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Dallo

This squat, grunting creature stinks of musk and earth. Leathery plates and black horns protect its woolly underside.

Dallo CR 1

Source Pathfinder #118: Siege of Stone pg. 82
XP 400
N Small animal
Init +0; Senses darkvision 30 ft., low-light vision, scent; Perception +6

Defense

AC 14, touch 11, flat-footed 14 (+3 natural, +1 size)
hp 13 (2d8+4)
Fort +5, Ref +3, Will +3; +4 vs. ingested poisons

Offense

Speed 20 ft., burrow 10 ft.
Melee 2 claws +2 (1d3), gore +2 (1d4)
Special Attacks pit

Statistics

Str 11, Dex 10, Con 15, Int 2, Wis 13, Cha 8
Base Atk +1; CMB +0; CMD 10
Feats Iron Will
Skills Perception +6

Ecology

Environment any underground
Organization solitary, pair, or herd (6–30)
Treasure none

Special Abilities

Spit (Ex) Once per hour, a dallo can regurgitate the contents of its stomach, spitting the foul material at a single target within 10 feet. The target must succeed at a DC 13 Fortitude saving throw or be sickened for 1d4 rounds. The save DC is Constitution-based.

Sometimes called dwarf goats or dwarf boars, dallos are more closely related to surface sloths and armadillos. These stocky, stubborn animals originate from smaller, more skittish species that inhabit the caverns of Sekamina, but they were domesticated by dwarves long before Earthfall and brought along in the Quest for Sky. Dwarves, duergar, and svirfneblin all raise herds of the bleating creatures for meat, leather, and the warm wool that coats their soft bellies.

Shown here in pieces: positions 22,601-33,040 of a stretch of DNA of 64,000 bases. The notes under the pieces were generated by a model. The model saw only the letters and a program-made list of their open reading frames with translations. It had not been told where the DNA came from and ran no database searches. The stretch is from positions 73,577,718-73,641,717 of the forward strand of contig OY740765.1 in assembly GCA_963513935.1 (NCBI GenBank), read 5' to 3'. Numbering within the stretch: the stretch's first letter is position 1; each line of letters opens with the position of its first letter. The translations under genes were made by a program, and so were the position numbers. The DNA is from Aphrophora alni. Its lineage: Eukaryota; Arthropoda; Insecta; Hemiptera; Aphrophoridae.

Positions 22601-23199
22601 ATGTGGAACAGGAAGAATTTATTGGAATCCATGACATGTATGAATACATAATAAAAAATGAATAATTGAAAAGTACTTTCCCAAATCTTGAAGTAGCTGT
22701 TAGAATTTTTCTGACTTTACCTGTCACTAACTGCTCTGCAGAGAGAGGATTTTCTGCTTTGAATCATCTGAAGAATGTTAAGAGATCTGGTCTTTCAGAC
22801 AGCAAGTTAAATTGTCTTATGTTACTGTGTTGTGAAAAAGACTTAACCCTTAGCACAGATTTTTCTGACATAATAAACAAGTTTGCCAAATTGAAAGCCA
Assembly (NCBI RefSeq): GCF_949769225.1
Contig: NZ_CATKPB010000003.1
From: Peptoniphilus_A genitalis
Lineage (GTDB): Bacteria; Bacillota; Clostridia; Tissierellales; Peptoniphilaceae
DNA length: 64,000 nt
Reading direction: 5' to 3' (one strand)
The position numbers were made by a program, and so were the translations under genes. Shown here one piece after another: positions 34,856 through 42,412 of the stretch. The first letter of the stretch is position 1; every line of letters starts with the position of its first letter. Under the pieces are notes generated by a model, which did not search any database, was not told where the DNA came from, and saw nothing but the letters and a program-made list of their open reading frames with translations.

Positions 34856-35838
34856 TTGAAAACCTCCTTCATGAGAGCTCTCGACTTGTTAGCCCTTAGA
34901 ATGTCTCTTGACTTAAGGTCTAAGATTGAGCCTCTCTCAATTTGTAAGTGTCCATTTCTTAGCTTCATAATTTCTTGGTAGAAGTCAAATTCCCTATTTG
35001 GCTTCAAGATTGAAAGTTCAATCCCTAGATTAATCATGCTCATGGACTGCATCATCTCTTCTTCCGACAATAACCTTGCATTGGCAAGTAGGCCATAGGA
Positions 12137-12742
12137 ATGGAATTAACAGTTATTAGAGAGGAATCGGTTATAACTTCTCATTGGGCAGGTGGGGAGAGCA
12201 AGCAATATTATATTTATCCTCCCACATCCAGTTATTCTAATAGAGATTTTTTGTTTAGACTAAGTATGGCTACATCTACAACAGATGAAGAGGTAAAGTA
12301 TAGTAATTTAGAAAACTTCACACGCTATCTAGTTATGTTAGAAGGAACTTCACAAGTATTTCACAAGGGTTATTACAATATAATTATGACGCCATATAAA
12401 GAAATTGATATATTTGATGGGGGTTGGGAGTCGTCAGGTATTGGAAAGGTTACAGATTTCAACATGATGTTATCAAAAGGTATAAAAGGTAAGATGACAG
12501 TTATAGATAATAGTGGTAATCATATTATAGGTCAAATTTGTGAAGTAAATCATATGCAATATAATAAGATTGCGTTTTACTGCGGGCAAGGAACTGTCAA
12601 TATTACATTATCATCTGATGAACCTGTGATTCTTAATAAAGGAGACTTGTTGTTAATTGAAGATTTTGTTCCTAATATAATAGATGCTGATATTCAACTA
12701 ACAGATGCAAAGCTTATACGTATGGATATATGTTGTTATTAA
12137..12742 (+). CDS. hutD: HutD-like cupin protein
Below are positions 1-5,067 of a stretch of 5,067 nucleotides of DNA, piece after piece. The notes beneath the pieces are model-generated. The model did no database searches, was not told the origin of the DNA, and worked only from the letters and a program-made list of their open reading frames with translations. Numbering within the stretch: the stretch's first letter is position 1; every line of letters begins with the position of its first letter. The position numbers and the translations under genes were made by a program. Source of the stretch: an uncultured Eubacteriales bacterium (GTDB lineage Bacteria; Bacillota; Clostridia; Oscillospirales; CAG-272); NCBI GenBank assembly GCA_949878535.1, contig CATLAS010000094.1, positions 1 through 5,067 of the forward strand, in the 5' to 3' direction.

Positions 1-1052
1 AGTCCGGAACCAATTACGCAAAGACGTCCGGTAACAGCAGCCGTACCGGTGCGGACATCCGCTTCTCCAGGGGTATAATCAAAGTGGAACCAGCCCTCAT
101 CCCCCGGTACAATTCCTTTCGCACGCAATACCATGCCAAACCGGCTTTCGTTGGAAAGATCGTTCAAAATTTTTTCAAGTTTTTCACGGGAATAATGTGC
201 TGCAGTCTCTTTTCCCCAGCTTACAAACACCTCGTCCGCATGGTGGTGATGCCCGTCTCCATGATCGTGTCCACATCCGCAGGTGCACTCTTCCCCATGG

Populations of feral dallos occupy many of the larger caverns of Nar-Voth, feeding on nearly anything from fungus to many poisonous molds and plants. They make up the bottommost level of the food chain, providing sustenance for countless predators and scavengers of the Darklands and fertilizing subterranean flora with their droppings. Though their large horns and leathery plates provide some protection from danger, dallos’ real secret to success is their prodigious reproduction rate; a mother can give birth to up to a half-dozen calves at a time, which grow to adulthood in just a few months.

A domesticated dallo measures 3 feet from snout to tail and weighs 60 pounds. Feral dallos can grow much larger.